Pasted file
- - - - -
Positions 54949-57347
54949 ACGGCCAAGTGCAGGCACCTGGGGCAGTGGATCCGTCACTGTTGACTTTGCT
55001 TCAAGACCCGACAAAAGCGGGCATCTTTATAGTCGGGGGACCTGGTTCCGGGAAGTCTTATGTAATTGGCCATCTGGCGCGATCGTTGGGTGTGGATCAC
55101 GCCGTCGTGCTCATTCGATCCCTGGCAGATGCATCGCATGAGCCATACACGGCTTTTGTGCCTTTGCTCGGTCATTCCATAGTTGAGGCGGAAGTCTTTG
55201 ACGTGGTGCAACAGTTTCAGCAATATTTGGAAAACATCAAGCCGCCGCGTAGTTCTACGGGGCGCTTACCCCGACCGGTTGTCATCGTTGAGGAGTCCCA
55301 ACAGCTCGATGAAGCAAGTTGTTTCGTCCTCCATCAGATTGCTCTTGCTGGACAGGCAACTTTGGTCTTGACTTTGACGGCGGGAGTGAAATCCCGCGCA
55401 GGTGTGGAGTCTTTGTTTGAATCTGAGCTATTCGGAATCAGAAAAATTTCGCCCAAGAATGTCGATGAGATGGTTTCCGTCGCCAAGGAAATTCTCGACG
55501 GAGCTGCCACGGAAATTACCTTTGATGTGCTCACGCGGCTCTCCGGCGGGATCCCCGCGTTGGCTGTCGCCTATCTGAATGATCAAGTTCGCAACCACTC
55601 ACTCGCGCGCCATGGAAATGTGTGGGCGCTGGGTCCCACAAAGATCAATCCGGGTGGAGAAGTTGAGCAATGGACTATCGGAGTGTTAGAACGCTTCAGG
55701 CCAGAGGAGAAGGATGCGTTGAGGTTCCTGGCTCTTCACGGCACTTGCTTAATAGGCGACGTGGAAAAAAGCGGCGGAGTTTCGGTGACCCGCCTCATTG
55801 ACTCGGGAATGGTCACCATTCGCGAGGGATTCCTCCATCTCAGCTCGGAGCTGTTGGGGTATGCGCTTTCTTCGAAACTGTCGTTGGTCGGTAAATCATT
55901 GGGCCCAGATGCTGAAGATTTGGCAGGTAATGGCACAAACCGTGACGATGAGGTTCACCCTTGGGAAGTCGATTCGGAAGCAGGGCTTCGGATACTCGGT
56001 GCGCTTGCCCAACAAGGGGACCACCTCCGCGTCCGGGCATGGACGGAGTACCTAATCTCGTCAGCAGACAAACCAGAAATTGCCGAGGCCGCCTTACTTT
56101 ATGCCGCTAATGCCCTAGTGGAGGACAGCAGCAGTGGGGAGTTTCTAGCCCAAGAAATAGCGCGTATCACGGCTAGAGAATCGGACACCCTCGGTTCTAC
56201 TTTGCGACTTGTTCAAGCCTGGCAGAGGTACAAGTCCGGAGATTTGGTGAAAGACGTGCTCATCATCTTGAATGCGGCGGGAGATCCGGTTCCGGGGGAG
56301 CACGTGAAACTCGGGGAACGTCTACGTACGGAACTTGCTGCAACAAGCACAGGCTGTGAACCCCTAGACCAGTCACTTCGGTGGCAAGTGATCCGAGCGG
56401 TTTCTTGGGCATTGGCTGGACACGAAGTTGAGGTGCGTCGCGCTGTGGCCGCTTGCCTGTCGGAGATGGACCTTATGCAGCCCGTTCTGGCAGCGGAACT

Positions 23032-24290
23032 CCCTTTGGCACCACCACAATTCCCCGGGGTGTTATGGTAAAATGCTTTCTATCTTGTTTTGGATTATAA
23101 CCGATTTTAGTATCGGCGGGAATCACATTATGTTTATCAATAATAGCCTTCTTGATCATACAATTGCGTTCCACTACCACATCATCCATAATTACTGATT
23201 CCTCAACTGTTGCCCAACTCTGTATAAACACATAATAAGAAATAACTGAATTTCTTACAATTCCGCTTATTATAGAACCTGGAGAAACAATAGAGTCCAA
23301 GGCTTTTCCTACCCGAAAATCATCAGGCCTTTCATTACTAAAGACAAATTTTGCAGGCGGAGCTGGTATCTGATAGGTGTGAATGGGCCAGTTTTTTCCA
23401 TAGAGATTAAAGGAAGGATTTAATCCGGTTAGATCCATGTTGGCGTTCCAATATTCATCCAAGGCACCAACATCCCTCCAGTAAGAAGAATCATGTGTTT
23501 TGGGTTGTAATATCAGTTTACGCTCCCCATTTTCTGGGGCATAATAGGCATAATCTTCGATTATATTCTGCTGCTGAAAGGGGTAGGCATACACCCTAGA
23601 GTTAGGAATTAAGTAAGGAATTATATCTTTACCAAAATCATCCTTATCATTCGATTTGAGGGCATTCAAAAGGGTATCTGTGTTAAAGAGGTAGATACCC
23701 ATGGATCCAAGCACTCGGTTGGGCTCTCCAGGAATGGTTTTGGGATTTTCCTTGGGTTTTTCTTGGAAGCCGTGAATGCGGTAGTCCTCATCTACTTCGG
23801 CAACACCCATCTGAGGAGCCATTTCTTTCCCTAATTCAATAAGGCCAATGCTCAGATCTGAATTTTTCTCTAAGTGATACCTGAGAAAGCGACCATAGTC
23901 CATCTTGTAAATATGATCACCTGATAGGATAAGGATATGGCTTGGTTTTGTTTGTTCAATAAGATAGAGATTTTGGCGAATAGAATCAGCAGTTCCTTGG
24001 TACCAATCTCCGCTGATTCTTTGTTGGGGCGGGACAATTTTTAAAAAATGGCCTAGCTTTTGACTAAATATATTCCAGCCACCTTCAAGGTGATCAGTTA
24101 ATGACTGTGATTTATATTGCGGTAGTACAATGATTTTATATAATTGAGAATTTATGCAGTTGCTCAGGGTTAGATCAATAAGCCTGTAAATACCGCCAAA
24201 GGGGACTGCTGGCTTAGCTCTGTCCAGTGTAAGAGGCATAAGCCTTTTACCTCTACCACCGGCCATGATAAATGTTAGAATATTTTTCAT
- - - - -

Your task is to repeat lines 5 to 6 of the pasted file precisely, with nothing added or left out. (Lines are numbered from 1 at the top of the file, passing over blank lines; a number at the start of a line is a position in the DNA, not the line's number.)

55201 ACGTGGTGCAACAGTTTCAGCAATATTTGGAAAACATCAAGCCGCCGCGTAGTTCTACGGGGCGCTTACCCCGACCGGTTGTCATCGTTGAGGAGTCCCA
55301 ACAGCTCGATGAAGCAAGTTGTTTCGTCCTCCATCAGATTGCTCTTGCTGGACAGGCAACTTTGGTCTTGACTTTGACGGCGGGAGTGAAATCCCGCGCA